An example: why trap cats or collect cheese in Rodent’s Revenge when you can just zigzag around the nooks and crannies of the course set to low speed and low difficulty, seeing what strange ways you can arrange the boxes?

Similarly, in Rattler Race, ignore apples, ignore other snakes, ignore ball, pretend you are a snake exploring an interesting box you’ve found yourself in.

Did you know you can walk sideways off the course in SkiFree? Did you know you can even walk back up the slope? It’s slow going, and fairly pointless, but discovering I could do this blew my mind a bit. I hiked amidst rocks and trees, watching the NPCs weave down the slopes, and it was a good way to put off getting devoured by the yeti, which happened if you went too far down the course.

I loved Encarta MindMaze too, but more for its mysterious denizens and winding floor maps than the trivia challenge it presented. Because the questions were lifted from the Encarta Encyclopedia in what seemed like a semi-automated process, some of the questions were strangely obvious (all the wrong answers were irrelevant) or the answer was even included in the question itself. The point of the game was to progress from room to room, answering multiple-choice questions as you go, and ideally you’d find the quickest path to the stairway to the next floor. I always found it more satisfying to uncover every corridor and dead end on the map before proceeding, though.

This example may be slightly tangential to the overall point of this piece, but I also think it’s compelling: I would also often set a CD-ROM version of the board game Monopoly to play itself with four COM players. As the tiny hat, or iron, or dog, or whatever would go through the machinations of real estate buying and selling the game ostensibly represents, I would come up with little soap opera-like plotlines that these events represented, dramas, betrayals. And it began to have a cyclical tone as they would chase each other around the eternal circuit of the game board. Maybe this is why later, as a game studies researcher, the appeal of let’s plays and watching competitive gameplay or speedruns immediately made sense to me. If I could pick anything to serve as musical accompaniment to this essay, it would be the music the software played while this was all going on.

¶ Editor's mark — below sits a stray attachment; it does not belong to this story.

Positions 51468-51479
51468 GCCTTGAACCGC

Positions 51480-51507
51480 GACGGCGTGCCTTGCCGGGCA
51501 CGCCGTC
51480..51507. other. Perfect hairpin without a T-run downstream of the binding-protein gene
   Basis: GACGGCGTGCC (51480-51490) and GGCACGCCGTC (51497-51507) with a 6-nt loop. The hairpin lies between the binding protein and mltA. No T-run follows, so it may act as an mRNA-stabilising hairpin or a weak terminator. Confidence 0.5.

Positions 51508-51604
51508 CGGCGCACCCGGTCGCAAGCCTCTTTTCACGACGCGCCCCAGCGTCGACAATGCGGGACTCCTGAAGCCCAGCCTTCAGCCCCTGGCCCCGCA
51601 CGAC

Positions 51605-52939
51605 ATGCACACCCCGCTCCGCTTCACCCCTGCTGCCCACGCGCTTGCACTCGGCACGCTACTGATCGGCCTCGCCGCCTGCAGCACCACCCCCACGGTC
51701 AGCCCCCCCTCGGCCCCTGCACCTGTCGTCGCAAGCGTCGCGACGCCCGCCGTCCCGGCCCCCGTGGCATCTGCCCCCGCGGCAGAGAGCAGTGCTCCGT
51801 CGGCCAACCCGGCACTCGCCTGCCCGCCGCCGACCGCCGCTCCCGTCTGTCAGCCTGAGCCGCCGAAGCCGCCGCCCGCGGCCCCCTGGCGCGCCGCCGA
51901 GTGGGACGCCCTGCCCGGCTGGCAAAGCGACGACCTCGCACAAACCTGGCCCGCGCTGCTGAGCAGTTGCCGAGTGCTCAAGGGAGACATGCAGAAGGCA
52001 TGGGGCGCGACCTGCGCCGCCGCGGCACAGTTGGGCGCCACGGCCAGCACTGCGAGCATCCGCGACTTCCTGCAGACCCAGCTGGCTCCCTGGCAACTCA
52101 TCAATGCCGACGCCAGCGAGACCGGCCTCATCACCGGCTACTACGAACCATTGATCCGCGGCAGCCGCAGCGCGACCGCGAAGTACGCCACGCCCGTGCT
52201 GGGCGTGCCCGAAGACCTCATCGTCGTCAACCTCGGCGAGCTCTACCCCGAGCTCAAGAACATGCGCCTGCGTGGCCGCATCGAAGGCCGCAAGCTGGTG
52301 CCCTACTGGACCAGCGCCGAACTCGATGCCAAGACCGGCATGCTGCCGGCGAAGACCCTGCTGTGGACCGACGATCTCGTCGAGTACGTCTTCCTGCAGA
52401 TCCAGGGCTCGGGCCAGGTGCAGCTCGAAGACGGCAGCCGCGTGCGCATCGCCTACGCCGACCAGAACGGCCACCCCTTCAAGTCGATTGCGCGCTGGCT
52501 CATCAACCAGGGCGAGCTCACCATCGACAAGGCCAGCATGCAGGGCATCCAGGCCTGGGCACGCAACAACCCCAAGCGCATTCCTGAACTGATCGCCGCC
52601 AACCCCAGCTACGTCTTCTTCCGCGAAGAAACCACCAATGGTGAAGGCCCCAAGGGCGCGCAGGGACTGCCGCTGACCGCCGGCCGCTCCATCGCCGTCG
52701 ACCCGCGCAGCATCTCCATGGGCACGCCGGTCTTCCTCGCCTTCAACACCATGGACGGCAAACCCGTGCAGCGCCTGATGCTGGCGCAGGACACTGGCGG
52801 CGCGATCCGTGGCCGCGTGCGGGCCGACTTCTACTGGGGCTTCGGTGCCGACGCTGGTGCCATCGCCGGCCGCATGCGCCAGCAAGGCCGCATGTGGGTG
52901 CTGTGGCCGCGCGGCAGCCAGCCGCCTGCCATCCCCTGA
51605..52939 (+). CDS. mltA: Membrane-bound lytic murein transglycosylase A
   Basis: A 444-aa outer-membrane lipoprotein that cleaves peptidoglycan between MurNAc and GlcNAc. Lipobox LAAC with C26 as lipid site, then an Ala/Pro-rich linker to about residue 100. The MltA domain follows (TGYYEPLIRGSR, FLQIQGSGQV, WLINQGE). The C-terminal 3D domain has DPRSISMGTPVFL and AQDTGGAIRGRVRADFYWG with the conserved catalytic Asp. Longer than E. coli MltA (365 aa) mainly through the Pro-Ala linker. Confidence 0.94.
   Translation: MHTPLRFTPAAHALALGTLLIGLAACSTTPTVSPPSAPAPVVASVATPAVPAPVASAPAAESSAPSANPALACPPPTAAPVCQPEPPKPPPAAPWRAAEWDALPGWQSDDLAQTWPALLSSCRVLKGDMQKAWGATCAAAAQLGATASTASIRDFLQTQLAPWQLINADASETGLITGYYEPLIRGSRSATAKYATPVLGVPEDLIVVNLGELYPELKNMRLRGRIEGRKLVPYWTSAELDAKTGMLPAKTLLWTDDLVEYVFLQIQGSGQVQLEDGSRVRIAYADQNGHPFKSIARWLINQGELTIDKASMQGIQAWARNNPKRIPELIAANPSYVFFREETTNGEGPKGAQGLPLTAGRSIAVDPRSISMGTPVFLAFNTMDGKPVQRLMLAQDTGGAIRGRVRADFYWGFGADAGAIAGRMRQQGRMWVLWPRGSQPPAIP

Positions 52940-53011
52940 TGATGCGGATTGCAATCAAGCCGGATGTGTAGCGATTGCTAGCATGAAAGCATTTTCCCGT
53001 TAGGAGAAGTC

Another videogame which defined my childhood and that I still talk about all the time is SimCopter. The best thing about SimCopter was that it had cheat codes, which I made use of despotically, to the point that I can’t remember ever playing the game “vanilla,” without a whole stock of free copters and equipment. I’m the CEO of McDonnell Douglas.